metawidget: a basket of vegetables: summer and winter squash, zucchini, tomatoes. (food)
The allergist's waiting room may be good for my writing, now that I've finished the Persepolis graphic novels (in the original French — my European-style swearing will be greatly improved) — thanks, [ profile] spacefem for the impetus! Persepolis got more personal and relatable as I got further along; the voice was funny and poignant and the drawing was always expressive. It is well worth the read.

I'm out on the bicycle for the season, although it looks like I may have a few days of bussing while the coming snow storm hits and melts. It feels good and makes picking up things and getting Viv to her dance class a lot easier, but I will have to be careful of my knees.

Elizabeth and the kids have a bunch of vegetable and flower seeds started in the back — marigolds, broccoli, tomatoes… I am looking forward to really getting the garden going. That and the new, more local, CSA we're signed up for should have us eating well this summer.

Easter was lovely this year — the egg hunt went on into Monday, the feasting was tasty, and soccer in the back field with kids and super-cousins was a blast. I'll leave talk of the bonfire to a picture post. It'll have to wait a couple of days at least, though.
metawidget: Sticker saying "you are beautiful" on a black background. (beautiful)
Here are some pictures from March to recently… we made it through the chilly spring, had a baby, discovered Vivien’s career aspirations, and hit the Ormstown Fair.

Viv in a swing

Vivien at the park.

twenty-nine more… )
metawidget: a basket of vegetables: summer and winter squash, zucchini, tomatoes. (food)
Vivien is walking and climbing and generally up to stuff!

Here are a couple of photos of Oscar and Vivien:

indoors and outdoors )

In other news, this week has been insane. Elizabeth has been mixing her album, I did an exam in our promotion process, and Saturday was full of busy with people dropping by and me biking out to Aylmer on a super-secret present-hunting mission. I think the exam went okay (but I'm not dead certain that I'll make it to the interview), the album is over at the mastering company, and I succeeded in getting the birthday present. Elizabeth lost her wallet coming home from finishing mixing, though, so she's not quite out of the woods yet. I've been working on the booklet to go with the album, which feels like it's going well. A few fill-in-the-blanks in the credits and front page, and some swaps of pictures into layouts already done, and it should be ready for the printers!

Our pear tree has been very fruitful:

a modest portion of our bountiful pear harvest )

...but I think it's done for the year. The kids really like pears, so it's contributed to our very limited use of the produce section during the warm months.
metawidget: a basket of vegetables: summer and winter squash, zucchini, tomatoes. (food)
  • Vivien turned one, and then took her first steps on the pine forest floor the next day.
  • I swam in the pond every full day we were there.
  • I won the "Wooden Chef" contest by acclamation with my green pepper stuffed with camp leftovers and raspberry-beer sauce — I guess everyone else was busy or had insufficient stuff in their coolers by Sunday night. This means I get to judge next year!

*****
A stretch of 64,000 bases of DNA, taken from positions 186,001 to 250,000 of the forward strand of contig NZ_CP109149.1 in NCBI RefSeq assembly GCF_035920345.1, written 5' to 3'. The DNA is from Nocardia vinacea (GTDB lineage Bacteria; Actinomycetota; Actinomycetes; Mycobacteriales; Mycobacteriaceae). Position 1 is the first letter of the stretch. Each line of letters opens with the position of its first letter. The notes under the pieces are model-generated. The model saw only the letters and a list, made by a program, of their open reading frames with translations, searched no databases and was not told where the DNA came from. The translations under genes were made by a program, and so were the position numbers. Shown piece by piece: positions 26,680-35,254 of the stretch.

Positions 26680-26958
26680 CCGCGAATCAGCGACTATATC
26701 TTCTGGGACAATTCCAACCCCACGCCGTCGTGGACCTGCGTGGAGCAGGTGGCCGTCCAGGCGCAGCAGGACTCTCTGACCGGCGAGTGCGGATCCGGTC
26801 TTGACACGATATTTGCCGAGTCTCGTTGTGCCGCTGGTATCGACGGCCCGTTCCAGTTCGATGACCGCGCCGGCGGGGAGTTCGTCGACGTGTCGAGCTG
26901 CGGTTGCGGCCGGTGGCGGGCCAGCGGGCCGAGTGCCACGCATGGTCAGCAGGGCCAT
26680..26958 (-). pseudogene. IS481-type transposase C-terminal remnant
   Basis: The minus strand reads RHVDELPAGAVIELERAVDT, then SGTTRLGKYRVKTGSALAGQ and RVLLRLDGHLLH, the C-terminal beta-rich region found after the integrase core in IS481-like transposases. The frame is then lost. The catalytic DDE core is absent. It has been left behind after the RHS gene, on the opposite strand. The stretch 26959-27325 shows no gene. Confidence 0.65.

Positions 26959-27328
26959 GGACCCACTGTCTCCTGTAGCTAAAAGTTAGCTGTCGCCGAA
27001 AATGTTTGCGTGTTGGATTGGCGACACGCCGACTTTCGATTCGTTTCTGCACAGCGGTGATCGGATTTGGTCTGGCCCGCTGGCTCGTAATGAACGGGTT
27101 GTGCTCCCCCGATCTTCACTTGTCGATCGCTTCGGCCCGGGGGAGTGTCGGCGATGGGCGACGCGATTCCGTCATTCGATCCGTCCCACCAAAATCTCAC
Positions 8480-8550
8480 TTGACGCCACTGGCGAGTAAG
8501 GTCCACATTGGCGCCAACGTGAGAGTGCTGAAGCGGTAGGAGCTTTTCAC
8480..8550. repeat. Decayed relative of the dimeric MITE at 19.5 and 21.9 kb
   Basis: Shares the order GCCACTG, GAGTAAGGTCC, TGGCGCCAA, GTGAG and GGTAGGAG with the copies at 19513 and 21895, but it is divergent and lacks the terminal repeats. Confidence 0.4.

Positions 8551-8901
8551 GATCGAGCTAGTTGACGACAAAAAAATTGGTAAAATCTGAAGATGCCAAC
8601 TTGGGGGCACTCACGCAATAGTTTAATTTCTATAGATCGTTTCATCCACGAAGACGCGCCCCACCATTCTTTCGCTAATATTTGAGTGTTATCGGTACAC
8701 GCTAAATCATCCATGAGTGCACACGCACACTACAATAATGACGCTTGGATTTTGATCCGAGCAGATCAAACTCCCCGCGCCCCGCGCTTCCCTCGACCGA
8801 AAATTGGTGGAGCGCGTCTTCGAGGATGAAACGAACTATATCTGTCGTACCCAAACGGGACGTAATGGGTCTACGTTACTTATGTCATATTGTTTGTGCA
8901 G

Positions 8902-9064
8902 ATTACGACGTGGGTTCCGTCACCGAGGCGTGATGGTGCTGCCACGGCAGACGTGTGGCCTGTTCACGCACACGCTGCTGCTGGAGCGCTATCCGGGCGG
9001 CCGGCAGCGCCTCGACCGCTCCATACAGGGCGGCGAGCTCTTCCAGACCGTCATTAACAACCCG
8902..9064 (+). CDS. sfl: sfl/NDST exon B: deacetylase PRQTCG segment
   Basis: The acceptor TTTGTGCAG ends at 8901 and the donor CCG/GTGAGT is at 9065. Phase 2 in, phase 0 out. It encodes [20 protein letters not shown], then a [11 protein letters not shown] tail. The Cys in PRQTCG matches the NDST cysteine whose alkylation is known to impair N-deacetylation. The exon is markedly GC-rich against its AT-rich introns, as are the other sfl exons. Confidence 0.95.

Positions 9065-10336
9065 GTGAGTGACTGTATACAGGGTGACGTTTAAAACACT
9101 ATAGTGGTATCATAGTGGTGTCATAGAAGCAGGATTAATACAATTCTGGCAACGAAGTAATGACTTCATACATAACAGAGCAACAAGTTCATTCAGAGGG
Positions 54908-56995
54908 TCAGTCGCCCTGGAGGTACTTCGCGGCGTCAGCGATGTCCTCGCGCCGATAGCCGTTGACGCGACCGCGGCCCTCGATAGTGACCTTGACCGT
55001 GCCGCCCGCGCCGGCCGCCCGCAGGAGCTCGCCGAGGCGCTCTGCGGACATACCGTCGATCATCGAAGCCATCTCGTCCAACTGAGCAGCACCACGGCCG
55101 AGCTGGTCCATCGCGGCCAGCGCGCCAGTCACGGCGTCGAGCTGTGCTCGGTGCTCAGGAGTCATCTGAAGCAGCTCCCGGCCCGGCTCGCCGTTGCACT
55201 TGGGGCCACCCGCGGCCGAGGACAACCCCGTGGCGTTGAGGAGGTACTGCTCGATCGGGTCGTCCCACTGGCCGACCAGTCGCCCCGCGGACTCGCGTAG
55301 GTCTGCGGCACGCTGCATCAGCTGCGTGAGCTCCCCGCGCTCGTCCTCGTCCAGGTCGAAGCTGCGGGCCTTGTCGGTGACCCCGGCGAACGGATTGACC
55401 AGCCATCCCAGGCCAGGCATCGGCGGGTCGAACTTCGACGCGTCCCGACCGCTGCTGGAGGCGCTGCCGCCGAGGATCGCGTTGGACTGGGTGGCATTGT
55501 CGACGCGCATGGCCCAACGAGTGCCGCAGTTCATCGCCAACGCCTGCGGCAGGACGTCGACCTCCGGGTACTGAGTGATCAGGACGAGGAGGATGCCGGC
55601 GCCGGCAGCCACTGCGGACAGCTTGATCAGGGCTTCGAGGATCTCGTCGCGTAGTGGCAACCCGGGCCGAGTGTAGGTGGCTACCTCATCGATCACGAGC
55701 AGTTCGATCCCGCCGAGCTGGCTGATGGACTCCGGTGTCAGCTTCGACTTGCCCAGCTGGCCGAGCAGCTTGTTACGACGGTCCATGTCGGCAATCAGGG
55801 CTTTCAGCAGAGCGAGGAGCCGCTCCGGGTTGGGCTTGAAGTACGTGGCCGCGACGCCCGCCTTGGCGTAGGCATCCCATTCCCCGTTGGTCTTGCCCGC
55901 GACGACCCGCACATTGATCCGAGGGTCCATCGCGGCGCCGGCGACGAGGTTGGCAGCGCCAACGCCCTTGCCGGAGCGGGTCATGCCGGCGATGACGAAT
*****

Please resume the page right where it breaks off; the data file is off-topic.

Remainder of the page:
metawidget: a basket of vegetables: summer and winter squash, zucchini, tomatoes. (food)
We hosted a cooking and eating party in honour of the previous owner of our house, who left behind a box of handwritten and clipped recipes. For posterity (because I don't trust Facebook to keep the event around forever, and because not everyone here is on Facebook), here are the recipes that got made and eaten. They're all copied verbatim in English, French or something in-between.
here be recipes )
It was a fun evening, with eight kids at its peak, and lots of food, conversation and basically managed chaos. I think we may have to do it again; the recipe box has lots more for another round.
metawidget: A platypus looking pensive. (Default)

Zucchini come in waves, especially given that we grow some and our CSA does too (not to self: more pumpkins and acorn squash next year, one zucchini hill, tops). It is nice that these loaves work fine with frozen shredded zucchini, too. Elizabeth makes these more than I do, but we both enjoy them, as does my friend's mum, Anjuu, who is providing the impetus to get the recipe shared. The recipe is adapted from the Bon Appetit Cook Book (Fairchild, 2006), which is a massive tome similar to the Joy of Cooking, but a little fancier in general. These loaves have a nice light inside and a toothy crust.

Preheat oven to 350°F. Butter and flour two loaf pans.

1 cup
whole wheat flour
1½ cups
unbleached white flour
1 teaspoon
1 teaspoon
ground cinnamon
1 teaspoon
baking soda
¼ teaspoon
baking powder
large eggs
1½ cups
brown sugar or white sugar (both variations are tasty)
1 cup
canola oil
1 teaspoon
vanilla extract
2 cups
coarsely grated zucchini (about one zucchini caught before it gets unwieldy)
1 cup
chopped and toasted walnuts

Whisk together flour, salt, cinnamon, baking soda, and baking powder.

Beat eggs in a separate bowl until foamy, then gradually add sugar and keep mixing until well mixed and thick.

Beat in oil gradually, then vanilla.

Stir in mixed dry ingredients, bit by bit.

Fold in zucchini.

Fold in walnuts.

Pour into pans. Bake about 90 minutes, until knife in centre comes out clean.

Let cool in pan; we just serve from the loaf pans.

These loaves stay moist for a day or two in the bread box, and can be frozen.

Cross-posted to [community profile] omnomnom, my journal.

metawidget: a basket of vegetables: summer and winter squash, zucchini, tomatoes. (food)

This recipe is adapted from The Vegetarian Epicure and is our go-to recipe for bread warm out of the oven. It's also very straightforward and doesn't require any particularly fancy ingredients.